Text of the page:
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The Lake News Online
  • State: Kansas City's downtown area losing office tenants

  • The massive makeover of the greater downtown Kansas City over the past decade was intended in part to draw businesses, but census figures show the area has lost nearly 20 percent of its private employees over the last decade.
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  • The massive makeover of the greater downtown Kansas City over the past decade was intended in part to draw businesses, but census figures show the area has lost nearly 20 percent of its private employees over the last decade.
    U.S. Census Bureau data from 2001 to 2011, the latest year available, show that greater downtown lost 19.6 percent of its private employees, which is 16,237 fewer private jobs, The Kansas City Star reported.
    That decade covers the period from shortly before the downtown redevelopment boom began, with additions including the Power & Light District, Sprint Center and the Kauffman Center, to just after the major redevelopment projects were completed. The greater downtown area runs from Crown Center and the Crossroads Arts District through the central business district to the River Market.
    "We're supposed to be in the middle of this resurgence, and I'm having trouble finding it," said Bill Lucas, president of Crown Center Redevelopment Corp., which manages 1.4 million square feet of office space at Crown Center.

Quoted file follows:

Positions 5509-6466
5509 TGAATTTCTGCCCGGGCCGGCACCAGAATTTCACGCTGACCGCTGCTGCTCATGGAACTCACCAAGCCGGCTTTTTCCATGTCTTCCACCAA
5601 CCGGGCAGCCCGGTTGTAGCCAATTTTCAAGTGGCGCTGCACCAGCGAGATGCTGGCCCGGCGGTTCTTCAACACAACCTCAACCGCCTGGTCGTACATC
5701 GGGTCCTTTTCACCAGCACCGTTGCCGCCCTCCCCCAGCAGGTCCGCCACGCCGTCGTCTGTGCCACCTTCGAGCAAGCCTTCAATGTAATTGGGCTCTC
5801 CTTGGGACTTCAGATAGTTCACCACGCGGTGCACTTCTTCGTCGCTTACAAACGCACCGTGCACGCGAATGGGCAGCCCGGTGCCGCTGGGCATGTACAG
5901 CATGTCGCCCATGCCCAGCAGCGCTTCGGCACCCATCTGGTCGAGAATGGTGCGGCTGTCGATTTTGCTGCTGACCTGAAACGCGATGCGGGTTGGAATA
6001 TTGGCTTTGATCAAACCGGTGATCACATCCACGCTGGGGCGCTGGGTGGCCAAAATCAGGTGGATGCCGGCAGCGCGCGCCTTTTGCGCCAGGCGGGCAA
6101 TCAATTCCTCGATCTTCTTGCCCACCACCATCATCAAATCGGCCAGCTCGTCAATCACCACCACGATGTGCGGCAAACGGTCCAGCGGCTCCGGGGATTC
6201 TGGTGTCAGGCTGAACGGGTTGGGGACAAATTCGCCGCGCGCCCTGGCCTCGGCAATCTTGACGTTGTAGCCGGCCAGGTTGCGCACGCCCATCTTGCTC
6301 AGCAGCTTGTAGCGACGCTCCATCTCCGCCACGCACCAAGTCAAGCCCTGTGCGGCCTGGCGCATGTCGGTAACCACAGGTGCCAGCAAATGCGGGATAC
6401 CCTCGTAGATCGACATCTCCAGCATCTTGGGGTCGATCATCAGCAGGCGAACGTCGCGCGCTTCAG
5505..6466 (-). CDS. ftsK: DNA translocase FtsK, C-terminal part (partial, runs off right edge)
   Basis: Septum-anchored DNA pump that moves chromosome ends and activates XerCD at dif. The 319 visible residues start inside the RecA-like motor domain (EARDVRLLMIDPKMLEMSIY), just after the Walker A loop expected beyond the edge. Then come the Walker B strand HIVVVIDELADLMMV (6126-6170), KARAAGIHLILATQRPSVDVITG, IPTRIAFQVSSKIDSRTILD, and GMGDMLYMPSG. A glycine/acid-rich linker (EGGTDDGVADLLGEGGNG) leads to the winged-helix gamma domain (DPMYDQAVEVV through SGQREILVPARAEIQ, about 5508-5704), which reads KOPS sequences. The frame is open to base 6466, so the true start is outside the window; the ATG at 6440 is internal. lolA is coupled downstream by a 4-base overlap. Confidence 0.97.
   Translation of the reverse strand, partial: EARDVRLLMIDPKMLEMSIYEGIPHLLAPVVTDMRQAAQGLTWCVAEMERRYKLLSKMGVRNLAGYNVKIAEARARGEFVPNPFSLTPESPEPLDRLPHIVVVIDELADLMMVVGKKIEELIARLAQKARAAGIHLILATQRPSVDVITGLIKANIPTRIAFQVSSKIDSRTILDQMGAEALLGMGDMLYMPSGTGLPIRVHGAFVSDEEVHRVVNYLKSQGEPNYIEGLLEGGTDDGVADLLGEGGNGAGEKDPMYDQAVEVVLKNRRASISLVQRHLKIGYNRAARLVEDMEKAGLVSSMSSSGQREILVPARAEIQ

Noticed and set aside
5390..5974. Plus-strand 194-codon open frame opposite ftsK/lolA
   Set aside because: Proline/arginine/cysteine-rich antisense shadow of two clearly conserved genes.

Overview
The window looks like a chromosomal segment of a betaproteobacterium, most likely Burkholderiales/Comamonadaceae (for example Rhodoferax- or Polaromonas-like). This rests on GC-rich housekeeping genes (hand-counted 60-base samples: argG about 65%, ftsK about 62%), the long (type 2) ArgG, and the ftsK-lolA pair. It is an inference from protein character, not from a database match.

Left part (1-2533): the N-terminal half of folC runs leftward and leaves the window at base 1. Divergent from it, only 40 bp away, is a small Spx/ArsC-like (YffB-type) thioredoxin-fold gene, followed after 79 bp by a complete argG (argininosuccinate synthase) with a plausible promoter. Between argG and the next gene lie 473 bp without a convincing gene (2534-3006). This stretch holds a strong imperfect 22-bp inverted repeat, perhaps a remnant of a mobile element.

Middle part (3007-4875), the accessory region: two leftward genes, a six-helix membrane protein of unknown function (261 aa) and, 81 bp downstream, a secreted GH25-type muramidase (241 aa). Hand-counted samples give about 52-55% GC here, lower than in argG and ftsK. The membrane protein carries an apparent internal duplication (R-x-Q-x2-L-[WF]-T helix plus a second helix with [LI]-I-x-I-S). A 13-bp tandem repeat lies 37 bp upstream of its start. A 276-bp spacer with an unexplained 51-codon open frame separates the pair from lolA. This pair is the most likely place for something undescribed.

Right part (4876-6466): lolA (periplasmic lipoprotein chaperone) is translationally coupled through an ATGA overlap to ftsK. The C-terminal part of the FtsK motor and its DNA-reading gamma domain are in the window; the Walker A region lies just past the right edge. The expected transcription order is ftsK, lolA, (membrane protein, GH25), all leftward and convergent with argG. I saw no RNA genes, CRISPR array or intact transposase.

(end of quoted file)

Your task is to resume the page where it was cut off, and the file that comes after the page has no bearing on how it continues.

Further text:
Bill Dietrich, president and CEO of the Downtown Council, said he believes it would have been worse for downtown if the city had not reinvested so heavily over the last decade.
    The Downtown Council is a private organization that has championed downtown's revival.
    The office market in the entire metro that has been sluggish, and downtown has also had to deal with Kansas incentives luring companies to the suburbs, Dietrich said.
    "We are trying to change attitudes that have developed over 30-plus years," Dietrich said. "... But the enhancements in downtown have saved downtown. It would have been a lost cause, and we're poised to recover."
    But the exodus from downtown doesn't seem to be improving anytime soon.
    AMC Entertainment is moving out next month, taking 400 jobs to a new building in suburban Leawood, Kan., and 150 lawyers and staff also will be leaving this fall when the Polsinelli law firm consolidates in its new headquarters near the Country Club Plaza.
    There is some help on the way for downtown, however.
    The federal government plans to relocate 1,000 employees from the Bannister Federal Complex by late 2014 and is seeking about 170,000 square feet downtown.
    Ten years ago, said Tim Schaffer, executive vice president of RED Brokerage, said despite the big vacancy rate, what downtown really needs now is new, more modern office space.
    "Companies move to buildings that work for their operations and many of these are older buildings that don't work anymore," he said.
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